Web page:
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tony draper
20th Nov 2014, 11:01
I'm beginning to lean more toward Christopher Marlowe as the author.
:)

Back Pressure
20th Nov 2014, 11:19
Kurt Vonnegut Snr :eek:

RJM
20th Nov 2014, 11:20
You'd need pretty good Latin to write like Shakespeare. Marlowe's Latin, by all accounts, wasn't much good.

tony draper
20th Nov 2014, 11:28
Watched a documentary on Shakespeare last night,what it set out to show is that we know almost nothing at all about the life of Shakespeare,and most of the stuff mooted is pure supposition.
It also put forth quite a interesting theory about Mr Marlowe's death being a put up job.
:)

meadowrun
20th Nov 2014, 11:34
I know this........ Shakespeare used 31,534 different words. We use over 60,000. (well, some of us do)


A good case of quality over quantity.

tony draper
20th Nov 2014, 11:43
Quite a few of which he invented,ere whoever he was.:rolleyes:
http://www.shakespeare-online.com/biography/wordsinvented.html

teeteringhead
20th Nov 2014, 11:55
You'd need pretty good Latin to write like Shakespeare. Marlowe's Latin, by all accounts, wasn't much good. Didn't Ben Jonson say he (WS) had "small Latin and less Greek"?

I think I go along with the theory that the Works weren't written by Shakespeare, but by somebody else of the same name! ;)

oxenos
20th Nov 2014, 12:00
"Mr Marlowe's death being a put up job."

You mean he is still alive? Ask him if he wrote the stuff attributed to WS.

joy ride
20th Nov 2014, 12:51
It is true that we know very little about Shakespeare, but then we know very little about most people of that time.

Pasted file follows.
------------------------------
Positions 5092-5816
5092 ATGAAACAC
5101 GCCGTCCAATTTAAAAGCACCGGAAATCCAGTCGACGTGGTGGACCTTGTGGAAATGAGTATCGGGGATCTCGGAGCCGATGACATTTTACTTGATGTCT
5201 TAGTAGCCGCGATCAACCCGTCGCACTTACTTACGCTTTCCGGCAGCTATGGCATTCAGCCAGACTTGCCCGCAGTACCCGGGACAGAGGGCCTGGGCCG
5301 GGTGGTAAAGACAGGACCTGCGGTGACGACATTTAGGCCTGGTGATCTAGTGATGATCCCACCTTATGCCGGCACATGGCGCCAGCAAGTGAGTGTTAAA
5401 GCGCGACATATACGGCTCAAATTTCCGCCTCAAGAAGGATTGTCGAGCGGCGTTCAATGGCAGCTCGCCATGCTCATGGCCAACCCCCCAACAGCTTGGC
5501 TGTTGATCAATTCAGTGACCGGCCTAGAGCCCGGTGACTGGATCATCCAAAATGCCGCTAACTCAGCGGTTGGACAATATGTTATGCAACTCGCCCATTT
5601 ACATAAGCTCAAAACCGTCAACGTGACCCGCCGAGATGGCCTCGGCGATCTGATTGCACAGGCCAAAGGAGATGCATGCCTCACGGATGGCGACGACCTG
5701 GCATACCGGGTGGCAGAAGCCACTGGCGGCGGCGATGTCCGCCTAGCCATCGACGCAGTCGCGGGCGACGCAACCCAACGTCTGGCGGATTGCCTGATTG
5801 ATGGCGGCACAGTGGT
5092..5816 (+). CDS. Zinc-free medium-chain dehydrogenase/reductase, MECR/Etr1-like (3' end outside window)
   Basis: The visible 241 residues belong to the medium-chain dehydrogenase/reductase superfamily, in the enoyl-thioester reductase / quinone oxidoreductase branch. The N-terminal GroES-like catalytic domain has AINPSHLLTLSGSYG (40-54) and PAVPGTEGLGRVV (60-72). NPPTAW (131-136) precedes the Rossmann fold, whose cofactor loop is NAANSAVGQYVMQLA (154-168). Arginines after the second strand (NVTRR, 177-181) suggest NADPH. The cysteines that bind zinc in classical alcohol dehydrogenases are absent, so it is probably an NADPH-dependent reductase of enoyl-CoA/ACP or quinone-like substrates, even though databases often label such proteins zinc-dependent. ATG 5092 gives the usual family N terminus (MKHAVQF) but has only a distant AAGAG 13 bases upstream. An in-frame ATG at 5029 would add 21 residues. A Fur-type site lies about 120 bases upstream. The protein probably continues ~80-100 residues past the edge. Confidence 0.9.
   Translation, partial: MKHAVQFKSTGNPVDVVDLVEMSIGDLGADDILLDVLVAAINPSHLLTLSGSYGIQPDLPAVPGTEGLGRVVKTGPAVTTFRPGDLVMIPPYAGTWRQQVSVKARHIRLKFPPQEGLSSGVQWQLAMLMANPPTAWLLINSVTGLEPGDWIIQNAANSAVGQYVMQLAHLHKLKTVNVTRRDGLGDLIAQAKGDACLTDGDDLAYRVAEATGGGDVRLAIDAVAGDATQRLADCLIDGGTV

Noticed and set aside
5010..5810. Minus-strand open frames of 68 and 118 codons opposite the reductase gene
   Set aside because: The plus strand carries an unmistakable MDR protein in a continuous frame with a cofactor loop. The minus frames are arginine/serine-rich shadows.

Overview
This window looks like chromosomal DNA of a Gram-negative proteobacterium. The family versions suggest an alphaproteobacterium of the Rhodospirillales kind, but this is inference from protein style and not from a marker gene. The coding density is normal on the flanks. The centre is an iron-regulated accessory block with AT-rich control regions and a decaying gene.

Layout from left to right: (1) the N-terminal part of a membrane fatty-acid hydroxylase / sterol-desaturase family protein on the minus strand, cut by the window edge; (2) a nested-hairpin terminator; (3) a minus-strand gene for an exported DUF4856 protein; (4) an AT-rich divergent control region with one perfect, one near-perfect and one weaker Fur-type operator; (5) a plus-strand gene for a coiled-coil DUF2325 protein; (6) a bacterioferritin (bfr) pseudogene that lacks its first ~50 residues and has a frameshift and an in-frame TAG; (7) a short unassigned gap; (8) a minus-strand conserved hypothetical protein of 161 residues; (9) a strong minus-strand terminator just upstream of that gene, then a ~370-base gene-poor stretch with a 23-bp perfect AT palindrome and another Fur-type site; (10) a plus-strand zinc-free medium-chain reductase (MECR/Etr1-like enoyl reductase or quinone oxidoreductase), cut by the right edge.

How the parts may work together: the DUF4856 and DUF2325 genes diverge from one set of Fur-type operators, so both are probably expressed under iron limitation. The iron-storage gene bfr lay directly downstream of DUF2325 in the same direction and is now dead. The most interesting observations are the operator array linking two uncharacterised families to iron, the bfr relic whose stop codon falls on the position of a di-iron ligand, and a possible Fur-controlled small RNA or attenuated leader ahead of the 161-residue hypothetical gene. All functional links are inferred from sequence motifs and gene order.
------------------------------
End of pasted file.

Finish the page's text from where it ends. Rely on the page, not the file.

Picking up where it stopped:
Blacksheep
20th Nov 2014, 13:26
The Shakespeare works were written by someone who signed himself as Shakespeare (or Shakespear or even Shakspur) but it matters not who was actually behind the pen, they're all pure Shakespeare and the loveys love them. Writing plays or anything else was a risky business in Tudor times. Saying the wrong thing could get one free lodgings and a serious haircut, so ghost writing would have given an element of safety.

603DX
20th Nov 2014, 14:01
You'd need pretty good Latin to write like Shakespeare. Marlowe's Latin, by all accounts, wasn't much good.

An observation that's lost on me I'm afraid, since I didn't know that the plays and sonnets attributed to the bard might have been written in Latin. Can't imagine that the romantic plotline of Romeo and Juliet was much influenced by young schoolboy Bill having chanted parrot-fashion "Amo, Amas, Amat, Amamus, Amatis, Amant", or that the tortured soliloquies of Hamlet were drafted having regard to the grammatical niceties of "a, absque, coram, de, palam, cum, quam, ex and e" (prepositions taking the ablative case, for those who might have forgotten) ... ;)

Lonewolf_50
20th Nov 2014, 14:07
Tony, similar conjecture surrounds the authorship of various sayings attributed to Sun Tzu, the alleged author of The Art of War. When one peels back the onion, sources vary point various advisors to emperors by names of Wu Chi, Wu Li, Sun Lu, Sun Wu or even Sun Tzu ... which might have been a nomme de plume in the first place.

What matters is the collection of those aphorisms were found in a big enough pile for someone (and editor some ages ago, perhaps) to put together into a coherent whole. As a body of work, it is pretty good stuff.

Back to the Bard: if he only wrote half of it, and had help with the rest, does it matter? As a body of work, it's pretty good.